Since 1991, VW has bought, built or licensed plants in the
Czech Republic, Poland, Russia and Slovakia. It is considering
similar ventures in Belarus and Macedonia.
In contrast, Adam Opel AG is the only other automaker based
in western Europe now building cars in more than one country in
central and eastern Europe, and it is owned by U.S. giant
General Motors Corp <GM.N>.
Meanwhile, Korean conglomerate Daewoo Group 1/8DWGR.CN3/8 has
started building vehicles in the Czech Republic, Poland,
Romania, Russia and Uzbekistan. Hyundai Group 1/8HYGR.CN3/8
<67510.KS> and Kia Motors Corp <67500.KS> have been planning
vehicle production in Poland and the former Soviet Union.
``Many automakers from western Europe have viewed eastern
Europe as their backyard,'' said Nigel Griffiths, an auto analyst
with DRI/McGraw-Hill in London. ``But they are running some risk
of losing market share by staying on the sidelines while the
Korean automakers continue to penetrate the region.''
VW has been acutely aware of Asian competitors offering
low-cost cars, as its per-car profits are among the lowest in
the global auto industry, partly because Germans rank as the
world's highest-paid workers.
VW has sought to boost its competitiveness and efficiency
through investments in central and eastern Europe, and AHM will
play an increasingly important role, analysts said.
ATTRACTIONS OF HUNGARY
AHM, which began building four-cylinder engines in 1994,
plans to start producing V6 engines in early 1997, and it will
assemble and partly manufacture all Audi engines by mid-1998,
Audi spokesman Jurgen DeGraeve told Reuters.
``Hungary offers us the flexibility to work continuously --
three shifts, 24 hours a day, seven days a week,'' DeGraeve said.
``It is difficult for manfacturers to do this in Germany.''
AHM-built engines eventually will fit models from each VW
brand, including Octavias of Czech automaker Skoda automobilova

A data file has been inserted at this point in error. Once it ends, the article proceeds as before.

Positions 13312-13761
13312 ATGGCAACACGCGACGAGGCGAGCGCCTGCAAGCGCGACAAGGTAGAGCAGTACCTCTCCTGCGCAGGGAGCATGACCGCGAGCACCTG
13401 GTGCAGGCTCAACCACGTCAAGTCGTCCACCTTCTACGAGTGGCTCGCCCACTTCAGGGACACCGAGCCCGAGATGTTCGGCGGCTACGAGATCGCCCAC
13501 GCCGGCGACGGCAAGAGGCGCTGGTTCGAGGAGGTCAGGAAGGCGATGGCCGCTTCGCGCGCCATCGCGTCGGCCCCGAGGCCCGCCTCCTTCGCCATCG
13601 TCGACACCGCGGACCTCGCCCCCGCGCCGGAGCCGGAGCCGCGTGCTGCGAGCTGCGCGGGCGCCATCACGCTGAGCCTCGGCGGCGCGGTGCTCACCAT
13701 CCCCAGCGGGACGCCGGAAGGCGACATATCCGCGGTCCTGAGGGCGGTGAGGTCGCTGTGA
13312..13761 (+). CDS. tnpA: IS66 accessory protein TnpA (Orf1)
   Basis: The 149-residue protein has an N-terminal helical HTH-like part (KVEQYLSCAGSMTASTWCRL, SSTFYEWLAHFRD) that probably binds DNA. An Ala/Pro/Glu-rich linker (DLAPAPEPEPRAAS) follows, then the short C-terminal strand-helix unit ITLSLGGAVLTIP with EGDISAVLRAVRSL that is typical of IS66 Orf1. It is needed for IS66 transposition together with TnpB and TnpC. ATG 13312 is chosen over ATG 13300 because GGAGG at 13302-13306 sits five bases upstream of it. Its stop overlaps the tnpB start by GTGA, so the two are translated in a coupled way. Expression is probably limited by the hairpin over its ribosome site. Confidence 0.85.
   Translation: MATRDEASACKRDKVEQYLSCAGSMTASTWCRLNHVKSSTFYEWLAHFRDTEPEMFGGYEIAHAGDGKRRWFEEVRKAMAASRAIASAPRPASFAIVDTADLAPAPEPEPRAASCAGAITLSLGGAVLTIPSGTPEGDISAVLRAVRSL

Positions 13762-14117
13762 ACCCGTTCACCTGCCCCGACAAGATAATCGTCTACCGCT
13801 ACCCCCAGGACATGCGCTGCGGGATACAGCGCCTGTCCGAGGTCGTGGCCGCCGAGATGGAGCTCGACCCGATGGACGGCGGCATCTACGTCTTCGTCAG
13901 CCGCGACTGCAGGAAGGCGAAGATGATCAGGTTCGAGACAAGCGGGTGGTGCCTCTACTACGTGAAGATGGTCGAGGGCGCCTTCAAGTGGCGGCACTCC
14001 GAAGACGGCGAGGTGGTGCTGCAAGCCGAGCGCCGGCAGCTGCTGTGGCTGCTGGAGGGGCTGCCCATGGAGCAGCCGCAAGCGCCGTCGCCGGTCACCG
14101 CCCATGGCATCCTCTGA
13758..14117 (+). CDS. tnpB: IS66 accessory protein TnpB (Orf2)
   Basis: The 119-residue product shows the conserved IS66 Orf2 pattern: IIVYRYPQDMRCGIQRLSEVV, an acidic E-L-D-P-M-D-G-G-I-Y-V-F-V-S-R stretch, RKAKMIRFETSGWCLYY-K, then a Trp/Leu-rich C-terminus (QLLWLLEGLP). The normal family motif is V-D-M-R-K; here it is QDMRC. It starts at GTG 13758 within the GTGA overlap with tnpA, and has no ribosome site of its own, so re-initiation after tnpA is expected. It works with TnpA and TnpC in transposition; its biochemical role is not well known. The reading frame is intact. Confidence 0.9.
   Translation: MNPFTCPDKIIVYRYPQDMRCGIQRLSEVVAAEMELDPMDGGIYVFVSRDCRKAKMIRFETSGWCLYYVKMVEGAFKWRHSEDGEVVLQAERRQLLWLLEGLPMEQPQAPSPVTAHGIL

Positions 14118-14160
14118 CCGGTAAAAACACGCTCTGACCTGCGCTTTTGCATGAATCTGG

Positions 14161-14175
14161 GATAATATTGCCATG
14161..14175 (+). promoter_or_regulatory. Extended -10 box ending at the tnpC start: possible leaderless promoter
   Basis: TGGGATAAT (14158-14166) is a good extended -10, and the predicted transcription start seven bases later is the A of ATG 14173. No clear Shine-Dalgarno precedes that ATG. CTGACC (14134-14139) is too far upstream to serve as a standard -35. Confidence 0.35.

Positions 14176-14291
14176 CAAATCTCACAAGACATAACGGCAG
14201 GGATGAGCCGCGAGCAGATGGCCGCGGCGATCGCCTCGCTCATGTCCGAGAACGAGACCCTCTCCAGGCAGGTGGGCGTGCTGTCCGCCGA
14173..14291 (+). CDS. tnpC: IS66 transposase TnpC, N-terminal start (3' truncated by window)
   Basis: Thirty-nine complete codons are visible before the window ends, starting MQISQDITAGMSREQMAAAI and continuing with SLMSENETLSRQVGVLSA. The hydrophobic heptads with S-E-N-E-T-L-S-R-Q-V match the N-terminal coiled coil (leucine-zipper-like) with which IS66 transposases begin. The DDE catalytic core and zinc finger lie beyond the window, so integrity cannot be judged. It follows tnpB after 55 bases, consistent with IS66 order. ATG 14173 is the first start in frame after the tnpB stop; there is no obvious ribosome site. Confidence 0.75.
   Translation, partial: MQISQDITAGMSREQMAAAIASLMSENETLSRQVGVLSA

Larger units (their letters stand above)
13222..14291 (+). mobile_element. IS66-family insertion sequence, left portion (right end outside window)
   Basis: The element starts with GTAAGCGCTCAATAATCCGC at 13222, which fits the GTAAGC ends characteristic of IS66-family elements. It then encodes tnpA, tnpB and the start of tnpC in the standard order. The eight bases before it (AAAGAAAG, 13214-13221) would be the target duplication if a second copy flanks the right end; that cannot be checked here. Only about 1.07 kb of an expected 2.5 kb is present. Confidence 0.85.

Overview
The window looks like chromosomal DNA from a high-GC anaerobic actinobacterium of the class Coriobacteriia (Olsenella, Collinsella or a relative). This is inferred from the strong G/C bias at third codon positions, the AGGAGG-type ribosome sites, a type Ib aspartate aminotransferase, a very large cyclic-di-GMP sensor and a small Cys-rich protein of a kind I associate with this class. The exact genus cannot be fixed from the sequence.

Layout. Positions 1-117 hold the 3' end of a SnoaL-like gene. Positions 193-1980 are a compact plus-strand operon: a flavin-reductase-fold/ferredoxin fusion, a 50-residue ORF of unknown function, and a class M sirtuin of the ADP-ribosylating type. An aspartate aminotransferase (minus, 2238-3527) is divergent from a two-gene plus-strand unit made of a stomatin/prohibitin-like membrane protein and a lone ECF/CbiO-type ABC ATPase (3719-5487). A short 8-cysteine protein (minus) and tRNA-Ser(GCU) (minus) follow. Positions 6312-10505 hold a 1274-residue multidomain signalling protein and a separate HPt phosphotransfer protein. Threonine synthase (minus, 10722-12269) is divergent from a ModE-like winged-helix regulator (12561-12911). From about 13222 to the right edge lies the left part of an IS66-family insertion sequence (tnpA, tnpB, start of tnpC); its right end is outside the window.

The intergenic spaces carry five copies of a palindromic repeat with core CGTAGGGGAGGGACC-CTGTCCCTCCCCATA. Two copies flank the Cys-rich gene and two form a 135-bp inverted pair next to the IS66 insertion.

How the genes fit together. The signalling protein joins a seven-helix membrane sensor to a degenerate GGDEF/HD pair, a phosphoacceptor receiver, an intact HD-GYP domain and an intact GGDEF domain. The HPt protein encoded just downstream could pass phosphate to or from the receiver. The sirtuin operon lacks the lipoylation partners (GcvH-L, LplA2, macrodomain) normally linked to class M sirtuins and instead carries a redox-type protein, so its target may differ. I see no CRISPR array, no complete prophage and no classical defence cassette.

AS, which is owned 70 percent by VW.
The Hungarian company also might build a new diesel engine,
but Audi officials declined to comment on the details. They are
reluctant to discuss AHM's growing role in the VW group because
of mounting concerns in Germany about domestic companies moving
production to foreign markets to reduce costs.
``Audi still is the most German of the German automakers,''
DeGraeve said. ``Our objective is to produce as much as possible
in Germany and as much as necessary abroad.''
Though Skoda represents VW's biggest investment in former
communist Europe, Audi chose Hungary over the Czech Republic for
the engine plant that now is AHM, DeGraeve said.
``The Czechs and the Hungarians are now at the same wage
level, but the Audi engine plant in Hungary has the flexibility
that simply is not possible in the Czech Republic,'' he said.
But the inflexibility of some Hungarian authorities has
diluted AHM's gains in savings and efficiency, Audi officials
Despite the problems, Huebser said AHM has been successful,
earning profits of 30 million marks ($19.8 million) last year.
He said returns would be ``significantly better'' in 1996, when
engine production is expected to rise to 216,000 units from
106,000 units in 1995.
"Perception is often stronger than reality!"